Nashville, TN – The Tennessee State Fire Marshal’s Office has a simple message for Tennesseans this Fourth of July: Let the pros handle the fireworks.
With numerous professional displays scheduled for the Fourth including the nation’s largest in Nashville, there’s no shortage of festive and colorful fireworks to enjoy in Tennessee. State fire officials urge Tennesseans to take part in these professionally run events instead of risking their lives and possibly breaking the law by detonating fireworks themselves.“The Fourth of July is a wonderful time to gather with family and friends,” said Tennessee Department of Commerce and Insurance Commissioner Julie Mix McPeak. “We encourage Tennesseans to enjoy the holiday at a public display presented by trained professionals, where compliance with state-of-the-art fire codes offers a safer way to celebrate our nation’s independence.”
Using fireworks at home can have tragic consequences. A fireworks-related tragedy has already struck Tennessee this year after a 12-year-old Nashville boy was killed by an exploding firework Sunday night. The State Fire Marshal’s Office is still making inquiries about where the mortar-style shell was purchased and what type and size of shell was involved in the incident.
Unfortunately, fireworks-related fatalities and injuries happen frequently. The U.S. Consumer Product Safety Commission reports 11 people were killed and more than 10,000 were injured last year by fireworks. In addition to injuries, fireworks can devastate homes and property.
Tennessee fire departments responded to 859 fires that were caused by fireworks which caused $1.78 million in property damage from 2010-2014, according to the Tennessee Fire Incident Reporting System.
Shooting fireworks at home requires that consumers learn their local fireworks laws. Tennessee’s counties and most of its cities have ordinances and restrictions regarding fireworks usage. Before detonating any firework, the State Fire Marshal’s Office urges residents to check with local police and fire department to determine the local laws about fireworks.
A 2007 Tennessee law prevents children under 16 from purchasing fireworks; and those who are age 16 or 17 must present a photo ID to purchase them.
State legislation passed in 2011 reclassified sky lanterns as special fireworks exclusively for use by individuals with a professional license (certified flame effect operator, certified outdoor display operator or certified proximate pyrotechnic operator). The general public cannot purchase or use sky lanterns.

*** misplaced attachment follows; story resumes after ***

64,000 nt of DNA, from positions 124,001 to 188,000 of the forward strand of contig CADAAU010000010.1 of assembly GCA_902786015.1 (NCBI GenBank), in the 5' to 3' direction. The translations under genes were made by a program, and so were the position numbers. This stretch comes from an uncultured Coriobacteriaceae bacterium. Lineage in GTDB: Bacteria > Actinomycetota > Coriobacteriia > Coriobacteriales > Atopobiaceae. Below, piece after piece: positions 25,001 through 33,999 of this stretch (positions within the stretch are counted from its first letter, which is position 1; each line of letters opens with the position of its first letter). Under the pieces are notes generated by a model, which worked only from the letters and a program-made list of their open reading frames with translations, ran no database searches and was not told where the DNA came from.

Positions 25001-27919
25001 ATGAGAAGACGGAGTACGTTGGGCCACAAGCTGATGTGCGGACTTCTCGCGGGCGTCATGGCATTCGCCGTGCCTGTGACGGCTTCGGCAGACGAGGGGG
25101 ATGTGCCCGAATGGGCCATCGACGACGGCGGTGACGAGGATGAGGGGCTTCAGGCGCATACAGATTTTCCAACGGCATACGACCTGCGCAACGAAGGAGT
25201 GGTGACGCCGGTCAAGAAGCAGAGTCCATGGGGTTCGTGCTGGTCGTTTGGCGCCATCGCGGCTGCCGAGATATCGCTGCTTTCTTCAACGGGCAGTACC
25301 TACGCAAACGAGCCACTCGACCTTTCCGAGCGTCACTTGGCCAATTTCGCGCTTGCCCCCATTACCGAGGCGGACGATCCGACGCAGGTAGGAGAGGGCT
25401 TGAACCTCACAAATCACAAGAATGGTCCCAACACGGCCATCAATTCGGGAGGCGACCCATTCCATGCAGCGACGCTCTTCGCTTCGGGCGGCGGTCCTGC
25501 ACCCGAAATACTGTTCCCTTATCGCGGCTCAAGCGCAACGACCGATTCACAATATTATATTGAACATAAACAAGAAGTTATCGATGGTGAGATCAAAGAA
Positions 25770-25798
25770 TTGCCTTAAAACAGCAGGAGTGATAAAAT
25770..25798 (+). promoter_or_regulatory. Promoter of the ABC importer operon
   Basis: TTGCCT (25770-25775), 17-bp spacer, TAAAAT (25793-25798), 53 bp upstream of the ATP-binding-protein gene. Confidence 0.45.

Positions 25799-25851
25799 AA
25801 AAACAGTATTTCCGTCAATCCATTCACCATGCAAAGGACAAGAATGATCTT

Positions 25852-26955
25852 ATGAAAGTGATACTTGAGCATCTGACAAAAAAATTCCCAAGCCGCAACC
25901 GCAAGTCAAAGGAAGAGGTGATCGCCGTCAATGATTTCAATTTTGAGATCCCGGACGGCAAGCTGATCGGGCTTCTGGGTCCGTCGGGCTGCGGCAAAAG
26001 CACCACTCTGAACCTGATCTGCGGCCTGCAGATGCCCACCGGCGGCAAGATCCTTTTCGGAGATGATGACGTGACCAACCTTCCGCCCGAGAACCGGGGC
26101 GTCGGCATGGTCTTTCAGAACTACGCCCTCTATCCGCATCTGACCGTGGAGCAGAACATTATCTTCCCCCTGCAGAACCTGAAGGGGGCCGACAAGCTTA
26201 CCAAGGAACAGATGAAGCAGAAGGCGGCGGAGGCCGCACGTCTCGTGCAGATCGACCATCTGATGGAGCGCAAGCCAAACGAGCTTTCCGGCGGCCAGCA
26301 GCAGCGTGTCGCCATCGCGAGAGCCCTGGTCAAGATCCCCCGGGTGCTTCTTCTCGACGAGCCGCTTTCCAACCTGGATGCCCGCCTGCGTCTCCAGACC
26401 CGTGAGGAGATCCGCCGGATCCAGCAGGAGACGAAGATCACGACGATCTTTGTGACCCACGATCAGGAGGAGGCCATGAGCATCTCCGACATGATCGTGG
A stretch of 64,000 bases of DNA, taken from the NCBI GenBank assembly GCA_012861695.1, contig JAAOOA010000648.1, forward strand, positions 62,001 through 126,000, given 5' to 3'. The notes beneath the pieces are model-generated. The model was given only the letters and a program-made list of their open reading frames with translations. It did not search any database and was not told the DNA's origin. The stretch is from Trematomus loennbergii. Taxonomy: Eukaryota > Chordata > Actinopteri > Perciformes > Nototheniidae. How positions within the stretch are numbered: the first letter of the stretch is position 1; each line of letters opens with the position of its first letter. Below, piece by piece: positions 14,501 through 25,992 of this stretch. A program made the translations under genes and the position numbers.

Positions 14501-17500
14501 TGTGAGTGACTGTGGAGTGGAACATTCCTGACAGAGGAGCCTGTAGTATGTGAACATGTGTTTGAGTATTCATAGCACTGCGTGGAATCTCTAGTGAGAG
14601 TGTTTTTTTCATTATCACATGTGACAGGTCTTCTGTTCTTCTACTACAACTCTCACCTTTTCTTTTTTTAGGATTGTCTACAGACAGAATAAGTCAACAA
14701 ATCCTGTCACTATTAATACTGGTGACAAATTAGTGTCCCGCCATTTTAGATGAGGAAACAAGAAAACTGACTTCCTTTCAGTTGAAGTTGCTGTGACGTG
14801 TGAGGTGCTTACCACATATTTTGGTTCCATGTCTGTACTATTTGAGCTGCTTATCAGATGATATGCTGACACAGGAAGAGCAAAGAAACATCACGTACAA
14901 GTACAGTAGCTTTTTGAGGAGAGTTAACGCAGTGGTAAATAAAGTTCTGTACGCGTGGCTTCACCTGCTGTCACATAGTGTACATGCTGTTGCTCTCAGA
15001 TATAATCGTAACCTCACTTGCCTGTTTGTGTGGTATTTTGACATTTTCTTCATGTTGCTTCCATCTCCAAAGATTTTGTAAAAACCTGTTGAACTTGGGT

A new law passed this year prohibits flying a drone (unmanned aircraft) above an outdoor ticketed event with more than 100 people, or in the vicinity of a fireworks display site, without the permission of the event operator.
If consumer fireworks are legal where you live and you decide to set them off on your own, be sure to follow these important safety tips:
- Never allow children to handle or ignite fireworks.
- Read and follow all warnings and instructions.
- Wear eye protection.
- Be sure other people are out of range before lighting fireworks.
- Never throw or point fireworks at people or animals.
- Only light fireworks outdoors on a smooth, flat surface away from homes, dry leaves and flammable materials.
- Never try to relight fireworks that have not fully functioned.
- Keep a bucket of water and a garden hose nearby in case of a malfunction or fire.
- Sparklers are not toys and cause hundreds of injuries every year. Sparklers burn hot, can reach temperatures as high as 1,200° F, and stay hot long after they’ve burned out. You wouldn’t hand a matchbook or lighter to a child to wave or play with – so, don’t give a child a sparkler.
U.S. Consumer Product Safety Commission warns of fireworks dangers. These fireworks demonstrations show the potential for injury and death.
About the Tennessee Department of Commerce and Insurance
TDCI is charged with protecting the interests of consumers while providing fair, efficient oversight and a level field of competition for a broad array of industries and professionals doing business in Tennessee.
Our divisions include the Athletic Commission, Consumer Affairs, Tennessee Corrections Institute, Emergency Communications Board, Fire Prevention, Insurance, Tennessee Law Enforcement Training Academy, Peace Officers Standards and Training, Regulatory Boards, Securities, and TennCare Oversight.